I named her that because every day was like a Disney movie with her.
She was a black lab mix and the neighbors got her when she was around 6 weeks old. They promptly tied her to the fence and forgot about her. My other neighbors wanted to call the pound but I begged them not to. I told them I would find her a home because the pound would just kill her. They probably had 20 more just like her.
The neighbors fed and watered her. She struggled to get out of the hot sun by crawling under an abandoned car at the end of the six foot chain that was much too short for her. I couldn't find her a home. Then Daddy died. The last thing I did when I was moving was to go over and unhook her from her chain and load her into my van. I took her to my 35 acres that I was going to turn into a dog farm.
Of course she adored me. I gave her freedom and love. It didn't take long to learn that the 35 acres was not big enough to hold her. Even though she had free run she was tearing up everything in sight. She was bringing me neighbors possessions that I had no way of knowing who they belonged to or even of finding out where they came from.
Every day when I went to work she would follow me. The first half mile was a dirt road and then I had to cross a creek (no bridge). Then the road turned to pavement. At this point I would speed up and run off and leave her and she would turn and go back home - or roam the hills as the mood suited her.
One day there was a snow storm. She followed me out as she always did, only when I got to the main road I couldn't speed up because it was too icy. She followed me for about two miles. I was afraid to stop because of the road conditions so I kept going. When I got home that night she wasn't there. It took two days for the weather to settle enough for me to go look for her. I went to the last spot I had seen her and there were two old men talking beside the road. I asked if they had seen her. "Sure have," they replied. "She's over across the creek."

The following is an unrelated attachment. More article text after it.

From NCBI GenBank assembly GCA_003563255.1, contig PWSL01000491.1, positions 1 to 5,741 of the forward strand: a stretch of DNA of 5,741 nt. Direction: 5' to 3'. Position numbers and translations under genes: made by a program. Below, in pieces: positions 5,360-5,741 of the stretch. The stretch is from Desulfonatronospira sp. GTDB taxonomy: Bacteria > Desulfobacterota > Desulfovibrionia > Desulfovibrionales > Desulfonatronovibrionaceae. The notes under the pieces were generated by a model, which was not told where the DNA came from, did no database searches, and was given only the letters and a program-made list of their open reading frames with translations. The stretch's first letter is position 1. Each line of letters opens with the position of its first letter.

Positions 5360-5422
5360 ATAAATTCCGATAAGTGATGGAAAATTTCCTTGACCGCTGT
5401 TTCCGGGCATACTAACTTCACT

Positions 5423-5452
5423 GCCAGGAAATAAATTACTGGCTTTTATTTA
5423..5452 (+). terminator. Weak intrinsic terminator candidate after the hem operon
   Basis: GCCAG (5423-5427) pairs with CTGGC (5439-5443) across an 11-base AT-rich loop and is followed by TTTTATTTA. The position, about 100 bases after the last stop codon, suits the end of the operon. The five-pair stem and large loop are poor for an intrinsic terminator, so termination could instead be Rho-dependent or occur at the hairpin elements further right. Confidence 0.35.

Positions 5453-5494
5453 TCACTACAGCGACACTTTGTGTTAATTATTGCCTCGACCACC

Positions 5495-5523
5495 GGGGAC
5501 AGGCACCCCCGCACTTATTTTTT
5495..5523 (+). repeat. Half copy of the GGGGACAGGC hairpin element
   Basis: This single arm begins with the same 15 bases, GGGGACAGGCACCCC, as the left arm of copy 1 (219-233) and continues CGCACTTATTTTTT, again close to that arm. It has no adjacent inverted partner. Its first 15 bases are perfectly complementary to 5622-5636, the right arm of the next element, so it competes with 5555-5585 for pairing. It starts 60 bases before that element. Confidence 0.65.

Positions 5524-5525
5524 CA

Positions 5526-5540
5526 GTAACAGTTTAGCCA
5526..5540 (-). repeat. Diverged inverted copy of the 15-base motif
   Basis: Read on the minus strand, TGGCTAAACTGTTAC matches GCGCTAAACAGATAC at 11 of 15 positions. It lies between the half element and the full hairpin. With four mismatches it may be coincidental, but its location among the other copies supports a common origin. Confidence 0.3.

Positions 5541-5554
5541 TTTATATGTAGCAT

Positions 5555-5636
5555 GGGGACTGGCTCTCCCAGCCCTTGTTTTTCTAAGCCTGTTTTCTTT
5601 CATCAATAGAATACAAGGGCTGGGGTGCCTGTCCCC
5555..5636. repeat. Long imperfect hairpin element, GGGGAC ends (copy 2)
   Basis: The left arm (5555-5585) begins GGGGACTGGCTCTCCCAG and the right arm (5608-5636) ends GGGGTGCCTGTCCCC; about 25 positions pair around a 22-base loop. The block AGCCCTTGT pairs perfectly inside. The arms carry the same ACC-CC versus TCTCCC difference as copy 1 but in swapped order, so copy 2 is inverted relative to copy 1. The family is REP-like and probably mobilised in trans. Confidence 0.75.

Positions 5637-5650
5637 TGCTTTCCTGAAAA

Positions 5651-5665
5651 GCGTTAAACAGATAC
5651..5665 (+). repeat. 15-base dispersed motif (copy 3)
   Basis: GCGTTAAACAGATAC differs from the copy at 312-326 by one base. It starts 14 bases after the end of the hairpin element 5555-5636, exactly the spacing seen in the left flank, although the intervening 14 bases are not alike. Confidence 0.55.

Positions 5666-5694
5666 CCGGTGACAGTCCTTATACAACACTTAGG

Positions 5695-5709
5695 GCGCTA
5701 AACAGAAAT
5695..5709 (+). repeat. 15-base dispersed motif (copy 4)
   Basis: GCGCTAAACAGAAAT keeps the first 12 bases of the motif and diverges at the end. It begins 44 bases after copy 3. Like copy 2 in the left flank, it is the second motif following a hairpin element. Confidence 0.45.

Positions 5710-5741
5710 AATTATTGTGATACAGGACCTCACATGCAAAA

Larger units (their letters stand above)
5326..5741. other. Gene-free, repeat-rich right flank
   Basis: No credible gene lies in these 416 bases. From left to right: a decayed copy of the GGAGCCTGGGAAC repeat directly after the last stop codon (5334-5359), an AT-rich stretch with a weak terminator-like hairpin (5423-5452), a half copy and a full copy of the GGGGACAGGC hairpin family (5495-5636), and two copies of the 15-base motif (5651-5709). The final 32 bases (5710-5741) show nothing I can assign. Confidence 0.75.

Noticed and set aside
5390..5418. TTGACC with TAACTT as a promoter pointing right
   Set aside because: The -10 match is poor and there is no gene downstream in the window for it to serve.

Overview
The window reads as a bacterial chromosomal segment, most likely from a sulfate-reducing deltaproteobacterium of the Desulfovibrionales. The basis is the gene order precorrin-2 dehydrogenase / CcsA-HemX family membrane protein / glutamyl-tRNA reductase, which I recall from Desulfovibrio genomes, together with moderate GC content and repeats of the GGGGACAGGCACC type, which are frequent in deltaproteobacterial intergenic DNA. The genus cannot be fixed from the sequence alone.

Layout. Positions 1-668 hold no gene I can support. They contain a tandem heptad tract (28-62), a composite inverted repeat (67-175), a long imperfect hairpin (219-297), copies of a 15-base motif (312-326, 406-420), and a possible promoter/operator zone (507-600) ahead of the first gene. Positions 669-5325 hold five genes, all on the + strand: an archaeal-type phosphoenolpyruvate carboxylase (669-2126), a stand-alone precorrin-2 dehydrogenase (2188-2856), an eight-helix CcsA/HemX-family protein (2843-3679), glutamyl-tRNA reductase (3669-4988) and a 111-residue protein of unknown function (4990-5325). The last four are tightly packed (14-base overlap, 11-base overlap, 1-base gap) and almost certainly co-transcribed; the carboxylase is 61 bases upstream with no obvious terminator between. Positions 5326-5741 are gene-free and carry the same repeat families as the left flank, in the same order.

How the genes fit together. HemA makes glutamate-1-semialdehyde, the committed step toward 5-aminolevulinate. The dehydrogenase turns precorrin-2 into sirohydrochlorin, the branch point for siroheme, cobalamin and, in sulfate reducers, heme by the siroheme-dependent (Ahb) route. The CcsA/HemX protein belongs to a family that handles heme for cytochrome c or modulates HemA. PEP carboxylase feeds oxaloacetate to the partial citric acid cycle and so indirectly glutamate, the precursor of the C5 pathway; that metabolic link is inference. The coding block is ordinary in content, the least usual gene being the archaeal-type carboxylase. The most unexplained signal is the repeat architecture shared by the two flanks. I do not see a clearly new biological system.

I looked across the creek and it was too icy for me to drove over there so I got out of my van and I yelled, "DISNEY!" I heard a crashing, thundering noise coming down the hill behind me. Disney was barking like mad and racing through the brush like it wasn't even there to get to me. She was thrilled that I had found her and we went home and resumed her hectic life.
The next time it snowed I kept her in the house when I went to work. There are not words to describe the scene of destruction that I came home to. I opened the door and she was sitting in the middle of a pile of debris (formerly my beloved possessions) a foot high, looking at me as if to say, "welcome home." I was so upset I had to close the door. I put her outside and I didn't look back in that room for 3 days. I knew I would kill her if I did.